Large-scale functional phenotyping of ion channel arrhythmia genomic variants

  • McDonald, Thomas V. (PI)

Project: Research project

Project Details

Description

DESCRIPTION (provided by applicant): This proposal is in response to the RFA-HL-13-027: Functional Assays to Screen Genomic Hits (R21/R33). In the past 15 years over 40 genetic loci have been identified as associated with increased risk for cardiac arrhythmia and/or sudden cardiac death with Mendelian and multigenic inheritance. With the advance of rapid clinical genetic testing and Next-Generation sequencing, the number of mutations/variants has grown to greater than 1000 for the top loci alone (LQT1-3). A large majority of these variants have not been functionally phenotyped however. This poses a considerable dilemma for the clinical geneticist and managing cardiologist-are uncharacterized variants/mutations to be treated as true risks for arrhythmia? This decision is critical because therapy includes life-long medication, behavioral modification and often implantation of cardiac defibrillators. Moreover, these management decisions extend to all other family members harboring the variants. Furthermore, these clinical scenarios will soon become increasingly common as rapid, accessible and affordable whole exome/genome takes its place in the clinical arena. Till now, functional phenotyping of new variants has been performed in piecemeal fashion, with reports of one or a handful of variants at a time. This usually takes place as a side-project for investigators who are pursuing other aspects of cardiac biology. We propose to functionally phenotype all of the disease-associated genetic variants and most of the rare polymorphisms that have appeared in genetic databases for the loci most commonly reported for hereditary arrhythmias. Variants will be created in cDNAs for expression in human cell lines. Functional expression will be assessed with a high-throughput electrophysiology system. Subsequently, those variants exhibiting a loss-of-function phenotype will be further assayed for surface trafficking defects by biochemical analysis. We will create a publically available database with both ongoing and completed results that will allow other investigators to provide input. Creation of this public resource will provide clinical geneticist and managing physicians a valuable resource to fully analyze the results from genetic testing of their patients. Successful competition of this project will provide a framework and resource for investigators in the field and have immediate impact on clinical management of an increasing number of patients. Accordingly we believe that this proposal is in the spirit of both the RFA-HL- 13-027 and the mission of the NIH/NHLBI.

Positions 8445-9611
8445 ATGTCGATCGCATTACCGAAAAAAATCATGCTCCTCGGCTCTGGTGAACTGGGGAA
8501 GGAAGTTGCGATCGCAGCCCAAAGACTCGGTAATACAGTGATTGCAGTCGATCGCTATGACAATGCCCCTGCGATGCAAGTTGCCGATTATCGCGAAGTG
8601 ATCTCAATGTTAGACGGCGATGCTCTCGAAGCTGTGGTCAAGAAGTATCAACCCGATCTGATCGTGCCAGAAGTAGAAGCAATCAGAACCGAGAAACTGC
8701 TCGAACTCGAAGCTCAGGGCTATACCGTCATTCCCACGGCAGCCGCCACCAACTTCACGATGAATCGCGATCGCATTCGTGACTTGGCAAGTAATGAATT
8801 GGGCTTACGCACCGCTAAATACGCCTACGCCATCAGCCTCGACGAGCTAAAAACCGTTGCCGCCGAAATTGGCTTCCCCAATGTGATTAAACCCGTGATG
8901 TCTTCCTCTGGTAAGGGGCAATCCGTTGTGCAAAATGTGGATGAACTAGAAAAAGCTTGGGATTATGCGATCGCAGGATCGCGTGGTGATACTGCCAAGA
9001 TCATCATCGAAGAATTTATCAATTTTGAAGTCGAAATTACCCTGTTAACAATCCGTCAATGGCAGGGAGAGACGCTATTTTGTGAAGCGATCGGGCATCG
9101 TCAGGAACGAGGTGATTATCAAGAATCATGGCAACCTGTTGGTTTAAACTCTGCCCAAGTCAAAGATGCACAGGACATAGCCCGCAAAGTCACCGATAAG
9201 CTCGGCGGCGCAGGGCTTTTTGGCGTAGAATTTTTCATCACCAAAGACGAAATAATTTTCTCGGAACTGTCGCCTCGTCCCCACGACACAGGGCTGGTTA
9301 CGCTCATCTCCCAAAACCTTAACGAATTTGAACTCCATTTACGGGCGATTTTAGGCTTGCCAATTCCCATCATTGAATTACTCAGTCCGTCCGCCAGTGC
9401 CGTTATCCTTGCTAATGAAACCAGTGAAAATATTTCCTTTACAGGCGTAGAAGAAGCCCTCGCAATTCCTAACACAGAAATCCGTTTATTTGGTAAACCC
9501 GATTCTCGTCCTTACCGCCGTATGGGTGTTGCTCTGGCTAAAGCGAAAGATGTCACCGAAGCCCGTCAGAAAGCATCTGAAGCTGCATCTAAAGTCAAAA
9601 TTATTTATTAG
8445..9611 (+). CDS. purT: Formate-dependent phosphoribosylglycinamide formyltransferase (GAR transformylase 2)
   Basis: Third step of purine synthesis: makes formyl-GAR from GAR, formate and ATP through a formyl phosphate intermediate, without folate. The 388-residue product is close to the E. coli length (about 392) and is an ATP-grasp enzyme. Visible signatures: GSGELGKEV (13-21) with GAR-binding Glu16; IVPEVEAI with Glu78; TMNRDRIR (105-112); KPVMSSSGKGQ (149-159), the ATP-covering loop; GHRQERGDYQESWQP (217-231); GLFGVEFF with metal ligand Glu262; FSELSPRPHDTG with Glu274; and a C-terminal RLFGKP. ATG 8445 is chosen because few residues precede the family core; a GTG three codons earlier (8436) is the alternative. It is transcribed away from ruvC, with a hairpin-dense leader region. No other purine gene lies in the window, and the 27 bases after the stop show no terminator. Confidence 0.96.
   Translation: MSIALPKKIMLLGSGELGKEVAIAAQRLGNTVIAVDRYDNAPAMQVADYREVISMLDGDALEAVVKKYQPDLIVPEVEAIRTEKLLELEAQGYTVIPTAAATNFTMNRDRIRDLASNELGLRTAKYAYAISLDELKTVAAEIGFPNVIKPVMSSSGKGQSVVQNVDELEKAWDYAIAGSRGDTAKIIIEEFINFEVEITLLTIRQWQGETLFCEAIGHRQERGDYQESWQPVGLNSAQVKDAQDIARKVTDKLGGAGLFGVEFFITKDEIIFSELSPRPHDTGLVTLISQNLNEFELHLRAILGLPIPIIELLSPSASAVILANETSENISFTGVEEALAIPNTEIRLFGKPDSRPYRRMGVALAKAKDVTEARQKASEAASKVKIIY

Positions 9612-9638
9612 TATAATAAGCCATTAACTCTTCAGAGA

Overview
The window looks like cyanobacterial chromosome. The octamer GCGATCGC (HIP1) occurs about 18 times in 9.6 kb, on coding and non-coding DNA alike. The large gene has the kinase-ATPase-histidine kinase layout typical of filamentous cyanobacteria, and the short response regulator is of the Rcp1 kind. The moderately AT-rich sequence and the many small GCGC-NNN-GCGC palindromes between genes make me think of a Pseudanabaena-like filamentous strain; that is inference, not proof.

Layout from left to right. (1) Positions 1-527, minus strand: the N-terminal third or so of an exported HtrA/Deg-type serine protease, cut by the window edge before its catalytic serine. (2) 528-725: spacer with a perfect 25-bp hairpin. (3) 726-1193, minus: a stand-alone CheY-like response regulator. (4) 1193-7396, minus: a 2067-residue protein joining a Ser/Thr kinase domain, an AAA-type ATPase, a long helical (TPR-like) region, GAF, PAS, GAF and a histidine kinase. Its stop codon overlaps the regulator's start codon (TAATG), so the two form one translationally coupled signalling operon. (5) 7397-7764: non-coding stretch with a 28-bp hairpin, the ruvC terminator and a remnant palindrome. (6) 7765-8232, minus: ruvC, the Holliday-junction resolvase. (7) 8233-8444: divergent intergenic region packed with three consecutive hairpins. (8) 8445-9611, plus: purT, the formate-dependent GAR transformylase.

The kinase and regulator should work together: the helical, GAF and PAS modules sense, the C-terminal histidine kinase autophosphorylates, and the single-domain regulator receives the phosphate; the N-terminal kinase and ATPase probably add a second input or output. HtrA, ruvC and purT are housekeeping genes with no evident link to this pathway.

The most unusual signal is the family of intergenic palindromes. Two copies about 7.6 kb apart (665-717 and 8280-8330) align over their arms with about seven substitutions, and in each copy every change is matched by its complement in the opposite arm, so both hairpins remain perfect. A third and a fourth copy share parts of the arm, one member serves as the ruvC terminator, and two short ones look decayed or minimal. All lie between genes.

StatusFinished
Effective start/end date8/7/146/30/16

Funding

  • National Heart, Lung, and Blood Institute: $168,624.00
  • National Heart, Lung, and Blood Institute: $33,725.00
  • National Heart, Lung, and Blood Institute: $151,355.00

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